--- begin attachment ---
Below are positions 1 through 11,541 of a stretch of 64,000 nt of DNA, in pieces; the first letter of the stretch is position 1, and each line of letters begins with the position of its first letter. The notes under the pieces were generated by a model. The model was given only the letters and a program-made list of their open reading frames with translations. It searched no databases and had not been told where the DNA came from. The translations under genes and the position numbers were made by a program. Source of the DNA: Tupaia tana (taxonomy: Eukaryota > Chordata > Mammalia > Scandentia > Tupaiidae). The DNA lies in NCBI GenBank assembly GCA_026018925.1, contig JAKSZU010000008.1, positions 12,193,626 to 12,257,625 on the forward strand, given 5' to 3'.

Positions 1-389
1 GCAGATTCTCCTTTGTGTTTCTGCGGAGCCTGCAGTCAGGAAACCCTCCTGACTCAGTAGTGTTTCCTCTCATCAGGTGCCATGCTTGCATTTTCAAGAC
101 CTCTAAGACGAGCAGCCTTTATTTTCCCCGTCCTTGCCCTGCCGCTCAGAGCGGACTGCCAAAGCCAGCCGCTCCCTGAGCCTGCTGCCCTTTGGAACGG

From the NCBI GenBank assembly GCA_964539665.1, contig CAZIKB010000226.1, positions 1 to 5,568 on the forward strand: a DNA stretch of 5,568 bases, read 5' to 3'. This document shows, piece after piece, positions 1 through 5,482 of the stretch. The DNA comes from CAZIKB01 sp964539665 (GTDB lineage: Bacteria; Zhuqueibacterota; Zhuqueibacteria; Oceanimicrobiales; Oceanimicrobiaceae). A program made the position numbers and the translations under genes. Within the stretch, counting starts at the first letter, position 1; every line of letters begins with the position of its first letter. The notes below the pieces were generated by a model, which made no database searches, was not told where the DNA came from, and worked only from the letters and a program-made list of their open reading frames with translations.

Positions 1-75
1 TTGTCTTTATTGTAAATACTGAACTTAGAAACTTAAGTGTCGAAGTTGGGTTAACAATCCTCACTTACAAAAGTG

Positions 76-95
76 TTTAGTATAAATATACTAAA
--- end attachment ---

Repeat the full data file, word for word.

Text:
Below are positions 1 through 11,541 of a stretch of 64,000 nt of DNA, in pieces; the first letter of the stretch is position 1, and each line of letters begins with the position of its first letter. The notes under the pieces were generated by a model. The model was given only the letters and a program-made list of their open reading frames with translations. It searched no databases and had not been told where the DNA came from. The translations under genes and the position numbers were made by a program. Source of the DNA: Tupaia tana (taxonomy: Eukaryota > Chordata > Mammalia > Scandentia > Tupaiidae). The DNA lies in NCBI GenBank assembly GCA_026018925.1, contig JAKSZU010000008.1, positions 12,193,626 to 12,257,625 on the forward strand, given 5' to 3'.

Positions 1-389
1 GCAGATTCTCCTTTGTGTTTCTGCGGAGCCTGCAGTCAGGAAACCCTCCTGACTCAGTAGTGTTTCCTCTCATCAGGTGCCATGCTTGCATTTTCAAGAC
101 CTCTAAGACGAGCAGCCTTTATTTTCCCCGTCCTTGCCCTGCCGCTCAGAGCGGACTGCCAAAGCCAGCCGCTCCCTGAGCCTGCTGCCCTTTGGAACGG

From the NCBI GenBank assembly GCA_964539665.1, contig CAZIKB010000226.1, positions 1 to 5,568 on the forward strand: a DNA stretch of 5,568 bases, read 5' to 3'. This document shows, piece after piece, positions 1 through 5,482 of the stretch. The DNA comes from CAZIKB01 sp964539665 (GTDB lineage: Bacteria; Zhuqueibacterota; Zhuqueibacteria; Oceanimicrobiales; Oceanimicrobiaceae). A program made the position numbers and the translations under genes. Within the stretch, counting starts at the first letter, position 1; every line of letters begins with the position of its first letter. The notes below the pieces were generated by a model, which made no database searches, was not told where the DNA came from, and worked only from the letters and a program-made list of their open reading frames with translations.

Positions 1-75
1 TTGTCTTTATTGTAAATACTGAACTTAGAAACTTAAGTGTCGAAGTTGGGTTAACAATCCTCACTTACAAAAGTG

Positions 76-95
76 TTTAGTATAAATATACTAAA